Royal Dutch Shell today announced that it has earmarked 10 per cent of its oil and gas production assets for sale, which would result in the oil giant exiting between five and 10 countries.
The company has previously announced plans to ditch around $30bn (£20.7bn) worth of assets by the end of its 2018 financial year in a bid to re-jig its balance sheet following its acquisition of BG earlier this year.
"Our strategy should lead to a simpler company, with fundamentally advantaged positions, and fundamentally lower capital intensity," said chief executive Ben van Beurden, ahead of the company's Capital Markets Day. "Today, we are setting out a transformation of Shell."
Shell also announced that it would aim to keep its capital investment between $25bn and $30bn per year until 2020, with the company currently pushing for expenditure at the lower end of the range because of persistently low oil prices.
The oil major's £35bn takeover of BG has caused its balance sheet gearing position to shift from 14 per cent at the end of 2015, to 26 per cent at the end of the first quarter of 2016. A shift towards a higher gearing generally means a company is more vulnerable to knocks because it has less of a financial cushion to see it through bad times.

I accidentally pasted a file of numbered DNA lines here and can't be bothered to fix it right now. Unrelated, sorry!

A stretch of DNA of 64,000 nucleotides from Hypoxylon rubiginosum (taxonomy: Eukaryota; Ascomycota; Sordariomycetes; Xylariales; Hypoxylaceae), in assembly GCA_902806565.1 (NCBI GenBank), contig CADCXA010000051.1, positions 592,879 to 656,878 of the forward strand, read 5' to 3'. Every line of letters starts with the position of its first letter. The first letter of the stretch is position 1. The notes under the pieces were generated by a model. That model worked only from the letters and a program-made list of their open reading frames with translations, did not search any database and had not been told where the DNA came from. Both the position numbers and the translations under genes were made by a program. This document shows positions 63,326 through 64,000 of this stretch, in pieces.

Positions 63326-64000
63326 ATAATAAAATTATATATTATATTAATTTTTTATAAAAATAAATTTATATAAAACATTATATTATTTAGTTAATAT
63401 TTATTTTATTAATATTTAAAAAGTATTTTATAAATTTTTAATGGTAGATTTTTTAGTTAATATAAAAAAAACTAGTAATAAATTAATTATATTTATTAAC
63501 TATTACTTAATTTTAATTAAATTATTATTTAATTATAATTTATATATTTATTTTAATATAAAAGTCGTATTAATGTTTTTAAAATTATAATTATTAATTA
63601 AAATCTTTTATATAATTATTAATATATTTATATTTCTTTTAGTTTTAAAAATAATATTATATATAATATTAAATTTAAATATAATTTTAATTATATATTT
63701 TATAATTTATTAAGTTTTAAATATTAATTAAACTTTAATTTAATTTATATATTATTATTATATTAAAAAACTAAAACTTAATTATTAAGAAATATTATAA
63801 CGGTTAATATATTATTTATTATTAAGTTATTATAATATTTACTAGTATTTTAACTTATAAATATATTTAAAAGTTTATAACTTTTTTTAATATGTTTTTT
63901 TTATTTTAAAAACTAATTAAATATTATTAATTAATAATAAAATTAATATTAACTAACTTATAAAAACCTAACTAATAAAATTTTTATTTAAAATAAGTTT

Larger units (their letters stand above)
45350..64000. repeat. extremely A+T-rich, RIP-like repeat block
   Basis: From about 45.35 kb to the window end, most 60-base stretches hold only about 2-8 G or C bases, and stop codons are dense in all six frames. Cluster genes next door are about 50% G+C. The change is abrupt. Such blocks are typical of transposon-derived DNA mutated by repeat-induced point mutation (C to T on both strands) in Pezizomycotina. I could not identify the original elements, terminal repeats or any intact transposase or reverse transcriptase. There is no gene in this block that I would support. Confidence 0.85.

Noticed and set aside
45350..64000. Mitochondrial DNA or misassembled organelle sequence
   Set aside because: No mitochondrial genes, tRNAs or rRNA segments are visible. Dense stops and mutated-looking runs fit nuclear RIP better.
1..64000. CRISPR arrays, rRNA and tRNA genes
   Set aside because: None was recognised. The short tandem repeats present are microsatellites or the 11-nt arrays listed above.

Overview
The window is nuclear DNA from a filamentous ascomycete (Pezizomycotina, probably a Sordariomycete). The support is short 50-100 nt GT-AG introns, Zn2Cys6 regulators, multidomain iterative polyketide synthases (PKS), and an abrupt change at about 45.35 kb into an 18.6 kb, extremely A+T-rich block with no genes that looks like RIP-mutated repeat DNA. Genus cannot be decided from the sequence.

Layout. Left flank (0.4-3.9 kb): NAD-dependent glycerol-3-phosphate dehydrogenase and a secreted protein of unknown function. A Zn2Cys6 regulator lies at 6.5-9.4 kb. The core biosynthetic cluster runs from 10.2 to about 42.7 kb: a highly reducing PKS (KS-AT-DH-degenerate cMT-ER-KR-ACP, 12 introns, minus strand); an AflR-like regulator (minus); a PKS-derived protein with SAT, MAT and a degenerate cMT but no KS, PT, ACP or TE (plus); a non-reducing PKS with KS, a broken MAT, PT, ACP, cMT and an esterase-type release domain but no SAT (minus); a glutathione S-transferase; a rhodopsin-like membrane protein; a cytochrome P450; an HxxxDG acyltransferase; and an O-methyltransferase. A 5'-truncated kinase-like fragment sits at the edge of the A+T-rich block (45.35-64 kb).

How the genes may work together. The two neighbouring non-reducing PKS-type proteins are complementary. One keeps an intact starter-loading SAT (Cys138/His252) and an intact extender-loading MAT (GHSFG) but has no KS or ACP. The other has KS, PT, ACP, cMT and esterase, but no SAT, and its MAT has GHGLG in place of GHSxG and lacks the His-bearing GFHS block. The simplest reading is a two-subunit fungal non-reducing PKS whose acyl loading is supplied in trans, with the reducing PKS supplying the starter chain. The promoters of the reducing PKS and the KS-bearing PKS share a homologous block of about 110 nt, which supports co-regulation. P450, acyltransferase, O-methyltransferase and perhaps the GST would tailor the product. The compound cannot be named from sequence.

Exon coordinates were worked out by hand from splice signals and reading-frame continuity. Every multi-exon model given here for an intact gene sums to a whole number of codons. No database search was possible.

"The BG deal is an opportunity to accelerate the re-shaping of Shell," remarked van Beurden. "Integration is gathering pace, and today we expect to deliver more synergies, and at a faster rate."
The company also revealed that it had been given the green light for a new Pennsylvania chemicals development, and that it saw its new energies division as a potential area for growth and profitability for the foreseeable future.
Van Beurden said:
I see important opportunities for Shell from the substantial and lasting changes underway in the energy sector.
We expect to see robust demand for oil and gas for decades to come, in a global energy system in a long-term transition to lower carbon fuels. As well as low oil prices today, we are seeing higher levels of price volatility, due to geopolitical change, the speed of information flows, and the pace of innovation in our sector.
By capping our capital spending in the period to 2020, investing in compelling projects, driving down costs and selling non-core positions, we can reshape Shell into a more focussed and more resilient company, with better returns and growing free cash flow per share.
At time of writing, the company's class A shares were trading up 2.5 per cent at 1,743p.